Welcome back to Food Crawls, a series in which Eater Boston staffers guide you (virtually) on various food crawls in the Boston area.
When we go out, we often find ourselves wanting to try more than one restaurant at a time — a drink and a snack here, another drink and perhaps a dessert there — and want to share our favorite multi-stop combinations with you. These crawls are meant to be relatively walkable, and the amount of food and drink is meant to correspond roughly to a couple of average appetites (so bring a friend), although your mileage may vary. Email us if there’s a particular theme, specific dish or drink, or neighborhood you’d like to see covered in a future installment.
Newburyport, Massachusetts is the epitome of quaint, historic, seaside New England. Its streets are lined with buildings and homes that date as far back as the First Period (1625-1725); its downtown is covered almost head to toe in brick; its coast is studded with dune grass and nesting piping plovers (and, unfortunately, greenhead horse flies). And it counts prominent abolitionist William Lloyd Garrison and sixth president of the United States John Quincy Adams as former residents.
Newburyport is worth visiting for many reasons, not least of which is its food and beverage scene — from the new, hipster-friendly Paddle Inn to the old, carpeted floors of Starboard Galley, this North Shore hamlet has something for everyone. Start with some oysters at Brine, and finish with some grog at the Grog.
Stats for this food crawl:
- Total stops: 4
- Bivalves eaten: Between two and three dozen
- Total mileage: A quarter mile (maybe)
- Georgian, Federal, and Greek Revival buildings seen: SO many
A Dozen Oysters at Brine
25 State St., Newburyport, MA 01950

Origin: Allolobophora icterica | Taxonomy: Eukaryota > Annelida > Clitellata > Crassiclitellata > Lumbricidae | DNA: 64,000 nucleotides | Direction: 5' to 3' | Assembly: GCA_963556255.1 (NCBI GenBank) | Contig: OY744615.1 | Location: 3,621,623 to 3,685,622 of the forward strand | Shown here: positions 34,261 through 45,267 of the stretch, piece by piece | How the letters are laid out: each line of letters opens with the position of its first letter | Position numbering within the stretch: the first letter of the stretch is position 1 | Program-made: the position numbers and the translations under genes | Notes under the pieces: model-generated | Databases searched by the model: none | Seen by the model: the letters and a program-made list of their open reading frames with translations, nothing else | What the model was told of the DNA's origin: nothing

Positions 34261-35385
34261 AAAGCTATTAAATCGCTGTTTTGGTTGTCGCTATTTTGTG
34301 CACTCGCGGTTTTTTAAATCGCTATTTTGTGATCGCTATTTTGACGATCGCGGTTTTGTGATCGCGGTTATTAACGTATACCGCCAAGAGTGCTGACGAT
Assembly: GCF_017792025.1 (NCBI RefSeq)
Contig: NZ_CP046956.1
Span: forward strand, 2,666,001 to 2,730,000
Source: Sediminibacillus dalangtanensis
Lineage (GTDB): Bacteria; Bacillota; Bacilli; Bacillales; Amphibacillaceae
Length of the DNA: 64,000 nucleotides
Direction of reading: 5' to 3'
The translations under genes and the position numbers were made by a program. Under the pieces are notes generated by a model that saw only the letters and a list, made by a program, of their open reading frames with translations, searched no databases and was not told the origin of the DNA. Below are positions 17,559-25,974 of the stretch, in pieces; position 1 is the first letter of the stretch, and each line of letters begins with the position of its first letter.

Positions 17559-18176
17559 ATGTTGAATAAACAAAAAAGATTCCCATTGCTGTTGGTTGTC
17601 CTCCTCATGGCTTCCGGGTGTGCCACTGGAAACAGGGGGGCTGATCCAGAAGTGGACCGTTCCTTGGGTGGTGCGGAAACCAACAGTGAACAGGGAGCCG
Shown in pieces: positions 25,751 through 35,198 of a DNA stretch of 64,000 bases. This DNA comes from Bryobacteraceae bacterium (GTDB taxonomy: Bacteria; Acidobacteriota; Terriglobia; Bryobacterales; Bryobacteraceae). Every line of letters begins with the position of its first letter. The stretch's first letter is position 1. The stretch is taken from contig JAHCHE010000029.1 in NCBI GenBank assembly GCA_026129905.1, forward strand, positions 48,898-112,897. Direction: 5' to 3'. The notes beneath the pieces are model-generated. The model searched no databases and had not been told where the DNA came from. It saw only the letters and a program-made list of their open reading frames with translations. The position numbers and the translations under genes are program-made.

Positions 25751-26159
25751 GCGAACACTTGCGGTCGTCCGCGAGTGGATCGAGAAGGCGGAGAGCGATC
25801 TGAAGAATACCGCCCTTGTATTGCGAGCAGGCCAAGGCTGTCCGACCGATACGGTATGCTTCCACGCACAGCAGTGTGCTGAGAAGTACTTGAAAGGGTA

Brine isn’t just an oyster bar — the menu offers eaters things like salmon tartare, bone-in ribeye, and caviar — but this is a food crawl, and stomachs only have so much space, so order a dozen oysters. Brine prices its oysters daily, and the menu is rotating, but patrons can count on a good selection of West Coast and East Coast mollusks. Sit at the bar — it’s made from Carrera marble, and it is gorgeous — and swill a crisp beer with those briny treats.
Crab Rangoons at The Paddle Inn
27 State St., Newburyport, MA 01950
Exit Brine, hang a left, and then immediately hang another left into the Paddle Inn. Order the crab rangoons — which are made with Maine crab — and a Tiger Beer. Yes, the Paddle Inn has Tiger Beer, because despite what 2017 had to say, not everything is terrible. Fun fact: The Paddle Inn is part of the Trina’s Starlite Lounge/Parlor Sports family. (And keep an eye out for Trina’s Starlite Amesbury, which is set to open on the other side of the Merrimack River any minute now.)
Fried Clams at Starboard Galley
55 Water St., Newburyport, MA 01950
Starboard Galley is responsible for some of my earliest memories. My mother and father and brother would get the fried clams; I’d get the chicken fingers because I was a picky idiot until my late teens. Don’t get the chicken fingers; get the fried clams. Newburyport is positioned near the northernmost part of the Great Marsh, and as we already know, the Great Marsh is home to the best soft-shell clams on the planet. Get an order, and wash them down with a cold Budweiser. (Budweiser is the correct beer pairing for fried seafood.)
A Beer (and Maybe Some Broiled Scallops) at the Grog
13 Middle St., Newburyport, MA 01950
The Grog is a very good bar doing very good food. If the oysters and the crab rangoons and the fried clams weren’t enough on this crawl’s earlier stops, order the broiled scallops here because they’re transcendent. If all that food was enough, grab a beer or two and, if it’s Sunday night, head downstairs and listen to some very good blues. (Like, world-class blues.)